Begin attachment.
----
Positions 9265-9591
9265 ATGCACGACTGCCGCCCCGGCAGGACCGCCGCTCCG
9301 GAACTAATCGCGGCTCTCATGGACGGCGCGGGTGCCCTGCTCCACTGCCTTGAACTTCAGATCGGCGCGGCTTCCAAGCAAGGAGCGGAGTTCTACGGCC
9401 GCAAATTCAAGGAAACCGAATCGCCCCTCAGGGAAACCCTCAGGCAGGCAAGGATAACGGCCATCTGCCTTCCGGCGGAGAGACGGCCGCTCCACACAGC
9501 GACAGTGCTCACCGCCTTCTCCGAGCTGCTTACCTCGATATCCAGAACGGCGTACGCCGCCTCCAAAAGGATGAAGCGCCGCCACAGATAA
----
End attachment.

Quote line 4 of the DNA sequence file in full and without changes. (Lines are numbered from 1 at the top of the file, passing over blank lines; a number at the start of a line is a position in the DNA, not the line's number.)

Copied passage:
9401 GCAAATTCAAGGAAACCGAATCGCCCCTCAGGGAAACCCTCAGGCAGGCAAGGATAACGGCCATCTGCCTTCCGGCGGAGAGACGGCCGCTCCACACAGC